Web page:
For the four months he was in Mexico, he had lost contact with his family.
“We didn’t know whether he was alive or dead,” said Oli. “We were absolutely heartbroken. I cried for days.”
She even reached out to Top Bahadur GC, the agent who had initially approached the family, to learn of her son’s whereabouts.
“The agent asked me for Rs 5 lakh to locate my missing son,” said Oli. “I paid him.”
Then, GC demanded Rs 20 lakh, telling her that the money would help free her son from immigration. Oli duly sent the money to the US.
Immigration officials took Basnet to a detention centre, from where he finally called home, letting the family know he was safe. Then, he started legal procedures to obtain a refugee certificate. Again, Oli sent her son Rs 5 lakh to find lawyers and obtain sponsorship.
Basnet had hoped that he would be let go while his refugee status was being processed. What he didn’t know was that he had arrived at a time when American officials, acting on the Donald Trump administration’s new measures, were clamping down on immigrants, persecuting them at every turn. Earlier, during the Barack Obama administration, he might’ve been allowed to go free while his application was under consideration. No longer.
He was held in detention for over a year. There, he learned that Bhandari, his travel companion, had managed to enter the US.
Then, he was informed that his refugee certificate had been denied. More than a year after he’d set foot on US soil, he was going to be deported. Basnet reached out to the Nepali Embassy, and on January 8, 2019, the Embassy prepared travel documents for Basnet to return home.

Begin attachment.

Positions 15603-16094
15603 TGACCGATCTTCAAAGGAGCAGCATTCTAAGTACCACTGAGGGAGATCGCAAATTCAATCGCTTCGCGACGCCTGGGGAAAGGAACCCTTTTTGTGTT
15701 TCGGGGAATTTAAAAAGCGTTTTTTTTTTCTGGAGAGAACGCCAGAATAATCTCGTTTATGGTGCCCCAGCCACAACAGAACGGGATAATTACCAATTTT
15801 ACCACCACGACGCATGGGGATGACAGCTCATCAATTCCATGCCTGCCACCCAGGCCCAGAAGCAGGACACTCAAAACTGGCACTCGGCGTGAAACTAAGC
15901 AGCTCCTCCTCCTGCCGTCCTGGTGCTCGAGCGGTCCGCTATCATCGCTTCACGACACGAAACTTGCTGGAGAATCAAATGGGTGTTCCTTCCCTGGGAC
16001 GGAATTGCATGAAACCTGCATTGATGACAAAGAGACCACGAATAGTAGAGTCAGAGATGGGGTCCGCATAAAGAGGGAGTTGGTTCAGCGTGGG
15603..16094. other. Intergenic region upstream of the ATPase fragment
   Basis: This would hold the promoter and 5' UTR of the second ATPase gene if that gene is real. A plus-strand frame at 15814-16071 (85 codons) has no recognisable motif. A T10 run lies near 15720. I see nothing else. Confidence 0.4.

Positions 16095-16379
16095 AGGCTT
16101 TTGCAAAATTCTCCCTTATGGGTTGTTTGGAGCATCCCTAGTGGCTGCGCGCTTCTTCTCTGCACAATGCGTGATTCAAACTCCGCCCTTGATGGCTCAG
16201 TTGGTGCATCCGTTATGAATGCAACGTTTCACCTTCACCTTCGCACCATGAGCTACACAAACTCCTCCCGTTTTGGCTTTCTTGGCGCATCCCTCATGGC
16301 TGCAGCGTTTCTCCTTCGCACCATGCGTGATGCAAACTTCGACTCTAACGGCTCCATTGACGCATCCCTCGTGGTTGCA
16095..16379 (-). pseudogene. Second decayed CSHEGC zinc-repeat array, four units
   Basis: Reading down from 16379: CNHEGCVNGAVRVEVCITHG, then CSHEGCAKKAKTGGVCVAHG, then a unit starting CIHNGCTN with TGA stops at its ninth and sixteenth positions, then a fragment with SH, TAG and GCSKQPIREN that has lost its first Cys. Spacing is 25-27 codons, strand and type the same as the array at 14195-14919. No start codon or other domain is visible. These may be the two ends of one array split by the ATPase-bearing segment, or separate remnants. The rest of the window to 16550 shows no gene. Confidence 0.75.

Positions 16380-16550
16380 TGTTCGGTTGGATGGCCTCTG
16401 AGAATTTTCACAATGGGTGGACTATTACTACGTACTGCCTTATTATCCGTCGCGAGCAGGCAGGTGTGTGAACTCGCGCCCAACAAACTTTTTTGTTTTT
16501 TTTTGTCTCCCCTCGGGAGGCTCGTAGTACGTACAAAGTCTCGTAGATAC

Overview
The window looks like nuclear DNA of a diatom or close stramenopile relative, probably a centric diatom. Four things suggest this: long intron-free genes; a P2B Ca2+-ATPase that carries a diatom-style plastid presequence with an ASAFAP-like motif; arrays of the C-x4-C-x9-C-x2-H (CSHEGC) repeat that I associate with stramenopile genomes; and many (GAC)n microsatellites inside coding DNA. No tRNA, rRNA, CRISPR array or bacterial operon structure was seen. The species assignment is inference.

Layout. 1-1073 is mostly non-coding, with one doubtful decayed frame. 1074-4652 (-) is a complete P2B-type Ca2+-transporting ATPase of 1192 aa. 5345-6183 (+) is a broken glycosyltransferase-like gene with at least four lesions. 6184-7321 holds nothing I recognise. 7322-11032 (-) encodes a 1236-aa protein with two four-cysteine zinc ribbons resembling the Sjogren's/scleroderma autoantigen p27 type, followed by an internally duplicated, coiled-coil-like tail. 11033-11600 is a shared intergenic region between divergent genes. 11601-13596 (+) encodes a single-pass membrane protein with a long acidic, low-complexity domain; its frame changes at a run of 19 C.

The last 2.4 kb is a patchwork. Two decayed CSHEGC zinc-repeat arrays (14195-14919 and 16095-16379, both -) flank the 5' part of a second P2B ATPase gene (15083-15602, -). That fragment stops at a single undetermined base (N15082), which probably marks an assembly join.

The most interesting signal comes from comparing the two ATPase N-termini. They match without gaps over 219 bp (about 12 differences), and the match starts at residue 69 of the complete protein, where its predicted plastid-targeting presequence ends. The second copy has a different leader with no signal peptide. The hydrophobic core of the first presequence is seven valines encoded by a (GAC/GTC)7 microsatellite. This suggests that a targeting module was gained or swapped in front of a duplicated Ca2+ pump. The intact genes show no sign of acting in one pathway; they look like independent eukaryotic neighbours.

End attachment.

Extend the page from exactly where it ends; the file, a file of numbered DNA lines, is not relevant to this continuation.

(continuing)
“It feels strange that I was 19 when I left the country and 21 when I returned,” said Basnet.
The long journey to the US had cost Basnet Rs 75 lakh 97 thousand (Rs 7.59 million or $68,000). And he had nothing to show for it except for the scars on his arms and a lifetime of psychological pain.
“Sometimes, I felt like there was no limit to the pain a person could feel,” said Basnet.
Upon his return, Basnet filed a complaint against Top Bahadur GC at the Nepal Police’s Central Investigation Bureau. GC was taken into custody and during interrogation, GC implicated the now-deceased member of the provincial assembly Uttam Kumar Oli as his partner-in-crime.
The police registered a case against GC at the Kathmandu District Court, as per the Human Trafficking Act, on June 10, 2019.
But after a hearing on June 20, GC was released on Rs 15 lakh bail. An official involved in the investigation said he was “surprised” by the court’s decision.
“I might eventually forget the trip I took, but my scars will never heal,” said Basnet. “I feel like I died and came back to life.”